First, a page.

Jump to content

Should I be a nurse with G.A.D?

Disabilities   (2,888 Views 3 Comments)
by jortiz176 jortiz176 (New) New

392 Profile Views; 1 Post

Hello everyone,

So, I am having some issues right now that s causing me a lot of stress and anxiety. Hopefully I can get some of your opinions since I feel like no one I've spoken to really understands my perspective. *SORRY IF ITS A LITTLE LONG*

I was diagnosed with generalized anxiety disorder/ depression when I was 14 years old. I'm now on fluoxetine 20mg. I had to get alprazolam 0.5mg to shorten those moments when I would have "episodes" which could last weeks at a times. I had to leave a job as a cashier because of my constant anxiety attacks and refuse to work as a cashier again. I had an anxiety attack while driving about 6 months ago, good thing my dad was with me to take the wheel AND AGAIN I haven't driven ever since. I know avoiding these things are bad but I'm working on it. I am waiting on a insurance change to see my psychiatrist again (cause i refuse to see a different one)

Now that I have given a bit of my backstory, I can get to my reason for writing to you all. Ever since I was 13 yrs old I knew I wanted to be a nurse. After doing research for a class project I became in love with the idea of being a neonatal nurse practitioner one day. I hadn't changed my mind since, until now 11 yrs later. Now I finally have the opportunity to enroll in nursing school. I've been doing my research and suddenly I am TERRIFIED! Going to open houses for colleges and seeing the simulation room for nursing schools gave me so much anxiety and fear. I've literally cried because something I've been at peace with for so long has now become my biggest fear. What if I can't handle it? I fear wasting money and time on a career that may be too much for me.

I have considered going for radiology technologist, which I'm okay with too but its not the same as going for a career I've dreamt of since I was a kid. Can anyone give me some insight on what its like being a nurse in general? What do you do on a day to day basis? How is the pressure and workload? Are you a nurse with G.A.D/Depression? If so, how do you deal with it? Also, is there a unit that I could work in that maybe isn't as stressful and the NICU? Any advice can help I really appreciate your time.

Thanks -Jess

Share this post


Link to post
Share on other sites

VivaLasViejas has 20 years experience as a ASN, RN and specializes in LTC, assisted living, med-surg, psych.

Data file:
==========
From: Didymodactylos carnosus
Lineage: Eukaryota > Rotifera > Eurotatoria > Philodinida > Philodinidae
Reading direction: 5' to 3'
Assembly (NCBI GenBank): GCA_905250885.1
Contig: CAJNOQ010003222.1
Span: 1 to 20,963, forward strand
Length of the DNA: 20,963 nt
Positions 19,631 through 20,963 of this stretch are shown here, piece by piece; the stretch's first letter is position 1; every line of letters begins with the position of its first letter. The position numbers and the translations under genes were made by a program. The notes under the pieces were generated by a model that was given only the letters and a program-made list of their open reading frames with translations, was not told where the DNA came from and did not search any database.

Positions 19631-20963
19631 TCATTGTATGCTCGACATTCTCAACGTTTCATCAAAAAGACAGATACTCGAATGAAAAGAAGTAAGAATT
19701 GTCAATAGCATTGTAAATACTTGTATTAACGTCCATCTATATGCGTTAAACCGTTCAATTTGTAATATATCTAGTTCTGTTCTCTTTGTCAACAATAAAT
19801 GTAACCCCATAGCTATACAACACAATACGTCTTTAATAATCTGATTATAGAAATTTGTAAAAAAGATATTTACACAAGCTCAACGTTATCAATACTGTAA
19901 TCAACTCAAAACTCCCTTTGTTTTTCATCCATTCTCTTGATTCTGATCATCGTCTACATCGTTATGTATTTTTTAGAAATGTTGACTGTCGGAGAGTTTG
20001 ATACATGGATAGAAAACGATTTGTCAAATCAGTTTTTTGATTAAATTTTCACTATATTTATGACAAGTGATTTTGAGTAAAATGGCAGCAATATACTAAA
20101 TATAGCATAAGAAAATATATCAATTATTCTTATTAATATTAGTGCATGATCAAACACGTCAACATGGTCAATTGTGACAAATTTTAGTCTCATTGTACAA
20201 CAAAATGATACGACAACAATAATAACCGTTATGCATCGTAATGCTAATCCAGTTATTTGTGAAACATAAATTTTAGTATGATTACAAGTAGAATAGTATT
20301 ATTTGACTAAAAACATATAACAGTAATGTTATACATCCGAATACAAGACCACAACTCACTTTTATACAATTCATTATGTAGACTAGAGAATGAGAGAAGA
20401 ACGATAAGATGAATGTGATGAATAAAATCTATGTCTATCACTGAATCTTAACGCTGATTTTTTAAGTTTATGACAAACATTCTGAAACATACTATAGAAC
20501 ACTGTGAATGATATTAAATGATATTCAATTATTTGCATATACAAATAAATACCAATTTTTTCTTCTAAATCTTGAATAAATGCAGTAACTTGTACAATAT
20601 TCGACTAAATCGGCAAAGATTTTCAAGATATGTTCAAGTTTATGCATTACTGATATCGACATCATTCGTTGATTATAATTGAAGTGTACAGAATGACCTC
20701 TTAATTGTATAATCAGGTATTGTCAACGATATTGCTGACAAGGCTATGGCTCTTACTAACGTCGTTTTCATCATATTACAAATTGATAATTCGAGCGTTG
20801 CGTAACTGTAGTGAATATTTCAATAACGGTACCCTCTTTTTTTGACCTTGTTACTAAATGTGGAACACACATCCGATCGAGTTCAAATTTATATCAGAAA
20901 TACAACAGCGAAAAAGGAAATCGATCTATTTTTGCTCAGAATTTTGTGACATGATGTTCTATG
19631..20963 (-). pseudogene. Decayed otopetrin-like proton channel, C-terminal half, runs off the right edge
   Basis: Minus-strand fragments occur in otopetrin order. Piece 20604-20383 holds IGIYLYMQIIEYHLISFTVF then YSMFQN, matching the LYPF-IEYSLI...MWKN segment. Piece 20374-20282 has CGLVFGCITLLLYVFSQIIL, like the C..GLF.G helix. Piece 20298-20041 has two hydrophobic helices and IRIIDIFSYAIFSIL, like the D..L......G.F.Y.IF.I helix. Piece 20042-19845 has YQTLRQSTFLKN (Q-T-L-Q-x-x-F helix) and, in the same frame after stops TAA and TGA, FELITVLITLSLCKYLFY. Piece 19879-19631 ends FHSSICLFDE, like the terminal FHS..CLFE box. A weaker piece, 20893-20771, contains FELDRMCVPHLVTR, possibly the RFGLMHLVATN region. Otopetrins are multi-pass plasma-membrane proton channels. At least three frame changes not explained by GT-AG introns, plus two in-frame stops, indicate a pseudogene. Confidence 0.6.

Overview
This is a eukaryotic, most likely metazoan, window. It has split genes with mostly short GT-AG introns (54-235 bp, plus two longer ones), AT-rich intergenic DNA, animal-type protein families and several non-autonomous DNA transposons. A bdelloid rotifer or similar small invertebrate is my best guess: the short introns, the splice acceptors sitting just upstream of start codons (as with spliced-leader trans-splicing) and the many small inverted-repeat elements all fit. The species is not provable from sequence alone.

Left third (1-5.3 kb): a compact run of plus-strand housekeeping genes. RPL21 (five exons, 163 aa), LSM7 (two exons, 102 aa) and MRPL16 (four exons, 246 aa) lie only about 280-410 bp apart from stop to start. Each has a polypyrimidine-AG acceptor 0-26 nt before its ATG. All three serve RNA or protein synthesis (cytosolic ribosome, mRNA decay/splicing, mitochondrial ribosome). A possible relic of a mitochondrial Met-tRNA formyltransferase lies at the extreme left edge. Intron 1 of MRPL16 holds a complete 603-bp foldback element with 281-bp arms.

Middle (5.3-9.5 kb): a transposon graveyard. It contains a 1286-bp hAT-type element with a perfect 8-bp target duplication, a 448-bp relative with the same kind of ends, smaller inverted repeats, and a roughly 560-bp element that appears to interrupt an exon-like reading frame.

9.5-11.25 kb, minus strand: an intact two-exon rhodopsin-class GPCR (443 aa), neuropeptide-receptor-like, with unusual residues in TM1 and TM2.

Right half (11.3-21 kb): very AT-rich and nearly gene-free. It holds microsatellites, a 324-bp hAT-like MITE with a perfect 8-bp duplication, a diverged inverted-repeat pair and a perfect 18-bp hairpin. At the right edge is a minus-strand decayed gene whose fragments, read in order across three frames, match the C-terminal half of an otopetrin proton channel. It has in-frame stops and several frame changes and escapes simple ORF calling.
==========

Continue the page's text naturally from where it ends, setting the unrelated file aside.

8 Followers; 142 Articles; 9,711 Posts; 249,525 Profile Views

Hi there, and Welcome to Allnurses!

Yes, nursing is likely to make you anxious. The pace is fast and there are lives on the line every day. However---the stress can be manageable if you follow your treatment plan.

I didn't see where you mentioned therapy as part of that program. Meds are only part of anxiety treatment; you need help that only a competent mental health practitioner can offer. Please consider finding one so you can explore the root causes for your anxiety. Trust me, it's worth it.

Good luck to you in all your endeavors. 😊

Share this post


Link to post
Share on other sites

3 Posts; 415 Profile Views

Hi jortiz

I am writing in response to your question about nursing specifically NICU nursing.. It is very stressful and at times heartbreaking and emotionally draining. You see parents who put everything into having a baby and sometimes it works and sometimes it doesn't. I suggest perhaps you try for a Nicu stepdown for instance the hospital where I worked as a tech in the NICU for 14 years before becoming a nurse

had two other units with the NICU we were a level III tertiary center where we could transport babies to a higher level of care primarily ECMO

that were for feeder growers[my favorite part of the unit], and the SCN where it was overflow for the feeder/growers, and term infants that needed anitbiotics or learn how to eat I too wanted to be a NICU NP but then discovered the care and compassion in the field of oncology and now that is where I am obtaining my MSN-DNP, to be an practicing oncology nurse practitioner, and be able to teach nurses as well. i hope that this gives you a little insight into NICU and helps you make your decision.

Share this post


Link to post
Share on other sites
×